Delicate shading Stitches - long and short stitch.


When the first embroidered silks from China reached Rome in the 3rd C, the Romans, amazed at their beauty and magnificence, aptly described the art as ‘painting with a needle’.

The silk threads and fabrics were rarely seen in Europe. European embroideries by contrast were largely of wool on canvas, linen or woollen fabric.

Embroidery in the East has always been amongst the most important art forms and predated the development of watercolour painting. During the old dynasties in China, embroidery was used everywhere – on every type of garment, accessory and room decoration, on temple robes, religious banners, wall hangings and scrolls. Embroiderers were honoured professionals and the imperial family alone employed thousands.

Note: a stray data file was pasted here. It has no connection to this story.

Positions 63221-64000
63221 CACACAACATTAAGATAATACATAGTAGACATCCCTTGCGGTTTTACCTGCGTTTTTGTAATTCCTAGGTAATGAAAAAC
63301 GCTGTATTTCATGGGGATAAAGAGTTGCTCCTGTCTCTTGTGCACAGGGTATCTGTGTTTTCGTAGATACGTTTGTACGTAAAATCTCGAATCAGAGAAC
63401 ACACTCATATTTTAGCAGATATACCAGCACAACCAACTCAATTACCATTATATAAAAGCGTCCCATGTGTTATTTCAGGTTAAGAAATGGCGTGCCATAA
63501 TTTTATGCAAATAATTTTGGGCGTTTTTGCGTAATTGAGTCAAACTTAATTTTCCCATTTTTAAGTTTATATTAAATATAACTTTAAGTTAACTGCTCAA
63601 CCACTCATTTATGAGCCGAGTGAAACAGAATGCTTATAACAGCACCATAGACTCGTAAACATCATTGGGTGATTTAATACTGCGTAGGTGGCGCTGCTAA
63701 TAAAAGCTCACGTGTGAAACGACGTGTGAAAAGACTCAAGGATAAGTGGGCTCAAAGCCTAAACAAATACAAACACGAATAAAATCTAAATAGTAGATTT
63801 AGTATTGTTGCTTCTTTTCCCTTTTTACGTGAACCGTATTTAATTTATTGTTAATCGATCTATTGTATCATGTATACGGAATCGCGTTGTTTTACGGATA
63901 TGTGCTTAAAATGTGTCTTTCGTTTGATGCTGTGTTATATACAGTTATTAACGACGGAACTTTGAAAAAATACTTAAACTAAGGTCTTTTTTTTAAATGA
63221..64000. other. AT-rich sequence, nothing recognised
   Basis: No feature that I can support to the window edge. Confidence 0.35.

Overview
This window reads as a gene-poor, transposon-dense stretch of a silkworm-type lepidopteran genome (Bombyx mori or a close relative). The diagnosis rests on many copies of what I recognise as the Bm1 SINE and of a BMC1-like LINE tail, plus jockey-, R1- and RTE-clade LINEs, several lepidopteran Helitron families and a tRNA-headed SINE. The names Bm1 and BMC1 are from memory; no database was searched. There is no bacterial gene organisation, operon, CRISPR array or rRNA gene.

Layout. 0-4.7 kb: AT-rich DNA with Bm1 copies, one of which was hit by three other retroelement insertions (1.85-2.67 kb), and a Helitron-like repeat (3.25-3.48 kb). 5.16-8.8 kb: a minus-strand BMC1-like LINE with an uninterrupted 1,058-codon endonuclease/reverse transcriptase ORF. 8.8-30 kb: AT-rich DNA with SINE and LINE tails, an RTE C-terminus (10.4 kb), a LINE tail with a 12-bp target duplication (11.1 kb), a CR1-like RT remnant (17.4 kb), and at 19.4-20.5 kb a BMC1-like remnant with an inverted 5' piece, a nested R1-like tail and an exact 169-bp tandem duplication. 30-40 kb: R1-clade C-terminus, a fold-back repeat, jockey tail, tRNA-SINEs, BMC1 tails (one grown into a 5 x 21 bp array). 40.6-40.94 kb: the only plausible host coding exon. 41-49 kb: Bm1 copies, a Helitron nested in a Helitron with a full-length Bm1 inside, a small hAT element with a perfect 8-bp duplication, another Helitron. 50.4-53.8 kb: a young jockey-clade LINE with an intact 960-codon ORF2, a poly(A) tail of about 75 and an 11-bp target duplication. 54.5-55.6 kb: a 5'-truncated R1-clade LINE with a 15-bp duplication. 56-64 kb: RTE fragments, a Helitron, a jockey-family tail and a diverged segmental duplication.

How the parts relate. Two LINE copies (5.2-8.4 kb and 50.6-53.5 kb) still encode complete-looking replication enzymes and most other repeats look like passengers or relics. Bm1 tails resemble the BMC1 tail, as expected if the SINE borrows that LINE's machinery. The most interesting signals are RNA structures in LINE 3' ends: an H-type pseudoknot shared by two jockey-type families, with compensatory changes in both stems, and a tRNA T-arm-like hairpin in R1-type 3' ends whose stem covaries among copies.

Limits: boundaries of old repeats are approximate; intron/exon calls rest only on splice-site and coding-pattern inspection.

In needlepainting, great care is taken with the blending of colours for it is the delicate shading which makes the projects more life-like.

In 18th C Europe, with renewed interest in the old masters, men and women diligently copied paintings. Shortly after, embroiderers took up copying paintings in needle and thread, even to the extent of imitating the brush strokes. In America these works are called pictorial or coloured embroideries. Pictures were professionally drawn on silk, the flesh parts being painted in and the rest left to the embroiderers to work in long and short satin stitch.

Embroideries found in 2000 years old Chinese tombs, reveal the same stitches as are used today.